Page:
Exclusive: Shyne Breaks Down Hip-Hop's Political Connects
Monday, Jan 17, 2011 9:30PM
With buzz surrounding artists like Uncle Luke and Rhymefest taking aim at political office, SOHH recently spoke with Shyne to get his take on the relationship between politics and hip-hop.
From Shyne's perspective, rap music has always had an element of politics and democracy embedded into it.
"Rappers been political," Shyne explained to SOHH. "Public Enemy, you dig? That's what we've been doing. KRS-One, Rakim, you know, that's the essence of hip-hop. It's revolutionary music. You dig? We talk about hanging in the gutter, not having food to eat, standing in that welfare line. So hip-hop is the epitome of politicians. The only thing is we're not trying to lie. We're not trying to snuff somebody out because we're the original revolutionaries. Not these sheep that's organized running around. When you see Wyclef [Jean] and you see dead prez or whoever it is being political, Jay-Z helping President Barack Obama getting elected, that's what we do. We're for the people. Our music speaks to the people. That was Kool Herc banging the two turntables straight from Jamaica with light sockets in the BX, getting it going for the people when we ain't have nothing else to do except for robbing and knifing each other up, wilding out. We spray painted train stations, break danced and rapped. We rapped to the whole people to enjoy ourselves and enjoy our misery and poverty. So the music we make is from the people and that's what the government is supposed to really be about. A democracy is for the people. They're supposed to serve the people that elected them and unfortunately [some of them] don't do that." (SOHH)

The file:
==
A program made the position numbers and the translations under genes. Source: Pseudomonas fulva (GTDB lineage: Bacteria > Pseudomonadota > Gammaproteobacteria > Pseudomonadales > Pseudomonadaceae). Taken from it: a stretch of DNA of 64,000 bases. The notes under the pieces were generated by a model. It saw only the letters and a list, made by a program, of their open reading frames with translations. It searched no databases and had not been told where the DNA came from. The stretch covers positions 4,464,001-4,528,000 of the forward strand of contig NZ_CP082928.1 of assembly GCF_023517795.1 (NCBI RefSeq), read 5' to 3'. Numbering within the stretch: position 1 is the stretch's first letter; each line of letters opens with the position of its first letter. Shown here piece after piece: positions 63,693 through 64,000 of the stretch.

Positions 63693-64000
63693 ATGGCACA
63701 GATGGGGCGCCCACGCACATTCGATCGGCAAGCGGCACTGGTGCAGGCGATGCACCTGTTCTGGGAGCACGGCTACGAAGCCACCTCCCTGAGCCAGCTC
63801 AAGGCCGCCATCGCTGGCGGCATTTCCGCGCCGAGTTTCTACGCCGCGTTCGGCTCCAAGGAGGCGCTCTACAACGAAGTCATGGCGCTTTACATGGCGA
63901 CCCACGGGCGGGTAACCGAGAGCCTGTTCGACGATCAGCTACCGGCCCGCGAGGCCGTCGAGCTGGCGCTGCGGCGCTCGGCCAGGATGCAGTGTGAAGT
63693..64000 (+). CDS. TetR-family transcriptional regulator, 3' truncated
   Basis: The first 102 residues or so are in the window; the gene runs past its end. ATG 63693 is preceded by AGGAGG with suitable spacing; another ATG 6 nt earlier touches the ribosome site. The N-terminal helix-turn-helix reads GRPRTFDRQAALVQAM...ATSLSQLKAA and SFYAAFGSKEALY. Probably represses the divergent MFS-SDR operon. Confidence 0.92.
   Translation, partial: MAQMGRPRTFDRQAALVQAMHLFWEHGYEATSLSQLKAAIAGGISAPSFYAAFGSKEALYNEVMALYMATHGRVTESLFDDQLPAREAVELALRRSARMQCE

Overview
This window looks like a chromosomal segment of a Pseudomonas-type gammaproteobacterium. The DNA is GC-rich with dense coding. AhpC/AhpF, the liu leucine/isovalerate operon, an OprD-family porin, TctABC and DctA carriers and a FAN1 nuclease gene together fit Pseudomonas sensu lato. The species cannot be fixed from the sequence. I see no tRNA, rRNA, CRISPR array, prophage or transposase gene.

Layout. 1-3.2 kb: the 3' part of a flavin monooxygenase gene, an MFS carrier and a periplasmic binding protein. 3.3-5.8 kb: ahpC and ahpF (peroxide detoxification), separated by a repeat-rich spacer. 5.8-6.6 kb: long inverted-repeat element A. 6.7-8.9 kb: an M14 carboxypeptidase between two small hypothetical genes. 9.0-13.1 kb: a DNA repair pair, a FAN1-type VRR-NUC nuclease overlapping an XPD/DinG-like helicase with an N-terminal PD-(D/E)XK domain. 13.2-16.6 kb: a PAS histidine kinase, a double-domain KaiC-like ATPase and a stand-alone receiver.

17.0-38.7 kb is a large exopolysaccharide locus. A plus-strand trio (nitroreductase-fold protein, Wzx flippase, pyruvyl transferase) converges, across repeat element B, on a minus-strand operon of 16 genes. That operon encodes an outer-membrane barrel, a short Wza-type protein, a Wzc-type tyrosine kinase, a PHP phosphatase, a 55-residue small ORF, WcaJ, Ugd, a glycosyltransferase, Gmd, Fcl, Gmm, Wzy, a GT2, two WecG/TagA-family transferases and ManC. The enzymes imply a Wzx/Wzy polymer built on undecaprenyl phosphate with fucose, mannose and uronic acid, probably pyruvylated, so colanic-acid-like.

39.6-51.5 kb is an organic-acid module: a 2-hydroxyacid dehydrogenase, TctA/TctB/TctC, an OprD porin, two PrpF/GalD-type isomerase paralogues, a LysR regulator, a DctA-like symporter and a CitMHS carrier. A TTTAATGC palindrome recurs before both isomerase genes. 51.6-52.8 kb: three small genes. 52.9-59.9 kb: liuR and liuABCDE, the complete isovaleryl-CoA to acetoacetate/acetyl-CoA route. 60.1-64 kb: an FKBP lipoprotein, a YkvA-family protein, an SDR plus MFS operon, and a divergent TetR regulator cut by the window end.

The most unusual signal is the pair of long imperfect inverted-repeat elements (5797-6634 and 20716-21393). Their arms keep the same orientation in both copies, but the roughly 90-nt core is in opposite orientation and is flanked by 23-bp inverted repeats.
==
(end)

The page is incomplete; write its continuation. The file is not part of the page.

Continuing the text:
Last week, Miami rap pioneer Uncle Luke revealed his intent to possibly run for mayor.
"If Carlos Alvarez gets recalled, I will seriously think about running for Miami-Dade County mayor," . "And should I win, I would make everyday I am in office a reality show. Everyday, Miami-Dade residents will have transparency in the mayor's office...I've been a successful businessman in this community for years. I was born and raised in Miami-Dade. No one can question the love I have for my home county." (Miami New Times)
Rapper Rhymefest is set to run in next month's Chicago election to become an alderman [a member of a council].
Since announcing his run for office back in October, Rhymefest has been hit with hurdles, from opponents calling him out for his hip-hop ties to questioning his eligibility to become an alderman. Now the rhymer, born Che Smith, can focus more on his political platform after officials cleared him to run for the position in Chicago's 20th Ward. (The Boom Box)
Outside of running for office, rap stars like Jay-Z have been influential in supporting politicians.
During his 2008 Presidential campaign, Barack Obama relied heavily on mobilizing youth and connecting with the younger generations through speeches, ads and an online presence. Now, with an eye on his 2012 Presidential reelection campaign, there's been talk that Obama's camp may enlist the help of Jay-Z. "I can't believe you've finally heard the chatter about [Jay] replacing Larry Summers," Deputy White House Press Secretary William Burton joked with the New York Post. "In all seriousness, keep in mind he was pretty active during the 2008 election, so I don't think it'd surprise anyone that [Jay] would be involved again. But it's a little premature." (XXL Mag)
Check out some recent Shyne footage below: